Why does OpenVPN use UDP and TCP?
The OpenVPN protocol itself functions best over just the UDP protocol. And by default the connection profiles that you can download from the Access Server are preprogrammed to always first try UDP, and if that fails, then try TCP. Unfortunately, on some more restrictive networks, all traffic except very commonly used ports are simply blocked.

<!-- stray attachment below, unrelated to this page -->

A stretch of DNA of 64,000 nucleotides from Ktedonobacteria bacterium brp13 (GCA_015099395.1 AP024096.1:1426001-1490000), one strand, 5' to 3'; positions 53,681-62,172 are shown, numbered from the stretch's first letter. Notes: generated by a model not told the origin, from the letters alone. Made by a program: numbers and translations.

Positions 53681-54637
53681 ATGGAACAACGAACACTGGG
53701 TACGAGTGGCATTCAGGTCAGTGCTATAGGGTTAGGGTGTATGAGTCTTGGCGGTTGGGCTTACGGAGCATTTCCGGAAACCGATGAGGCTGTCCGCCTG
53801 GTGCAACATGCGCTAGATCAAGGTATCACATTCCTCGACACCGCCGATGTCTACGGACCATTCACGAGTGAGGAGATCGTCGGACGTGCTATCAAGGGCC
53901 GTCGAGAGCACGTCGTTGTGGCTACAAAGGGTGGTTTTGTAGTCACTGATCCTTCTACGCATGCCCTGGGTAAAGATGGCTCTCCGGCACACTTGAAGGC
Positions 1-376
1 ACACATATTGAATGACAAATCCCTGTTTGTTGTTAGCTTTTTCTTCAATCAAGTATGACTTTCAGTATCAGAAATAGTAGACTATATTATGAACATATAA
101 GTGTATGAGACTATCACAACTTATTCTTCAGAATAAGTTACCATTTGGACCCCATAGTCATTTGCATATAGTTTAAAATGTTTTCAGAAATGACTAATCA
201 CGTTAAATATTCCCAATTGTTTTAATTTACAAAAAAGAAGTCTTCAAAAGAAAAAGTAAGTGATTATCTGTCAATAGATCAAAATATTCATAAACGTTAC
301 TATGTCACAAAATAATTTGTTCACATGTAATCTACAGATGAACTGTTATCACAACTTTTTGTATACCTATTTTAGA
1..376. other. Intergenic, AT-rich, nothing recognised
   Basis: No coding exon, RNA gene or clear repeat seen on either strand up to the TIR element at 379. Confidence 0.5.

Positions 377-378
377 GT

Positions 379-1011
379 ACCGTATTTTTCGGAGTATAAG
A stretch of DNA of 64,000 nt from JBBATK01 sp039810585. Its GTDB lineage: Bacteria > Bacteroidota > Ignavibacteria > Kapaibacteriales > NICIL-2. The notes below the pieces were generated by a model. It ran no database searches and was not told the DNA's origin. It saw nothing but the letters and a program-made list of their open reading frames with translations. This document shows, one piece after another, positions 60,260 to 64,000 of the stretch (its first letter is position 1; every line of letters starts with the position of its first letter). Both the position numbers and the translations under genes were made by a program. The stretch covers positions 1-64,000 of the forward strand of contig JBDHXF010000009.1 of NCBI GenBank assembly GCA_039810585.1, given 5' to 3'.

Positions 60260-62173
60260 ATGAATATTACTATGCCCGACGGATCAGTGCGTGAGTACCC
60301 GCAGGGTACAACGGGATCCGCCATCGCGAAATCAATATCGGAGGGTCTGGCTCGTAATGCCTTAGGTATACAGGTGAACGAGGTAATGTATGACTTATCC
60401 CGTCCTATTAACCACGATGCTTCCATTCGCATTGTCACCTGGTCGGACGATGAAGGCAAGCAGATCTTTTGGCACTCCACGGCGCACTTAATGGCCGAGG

For example on a public network it can be quite normal to see that only traffic for protocols such as HTTP, FTP, SMTP, POP3, and IMAP, are allowed, with usually some additional ports for SSL secured versions of those protocols, like HTTPS. Those protocols are almost all TCP-only and not UDP. On such networks it’s useful to also support TCP connections, even though this is less ideal due to the possibility of the TCP Meltdown phenomenon. But given the choices between something that works reasonably well or not at all, we’ve chosen to be practical and also support TCP. By default we choose the port TCP 443 which is the same port as HTTPS traffic, which is usually allowed even on restrictive networks.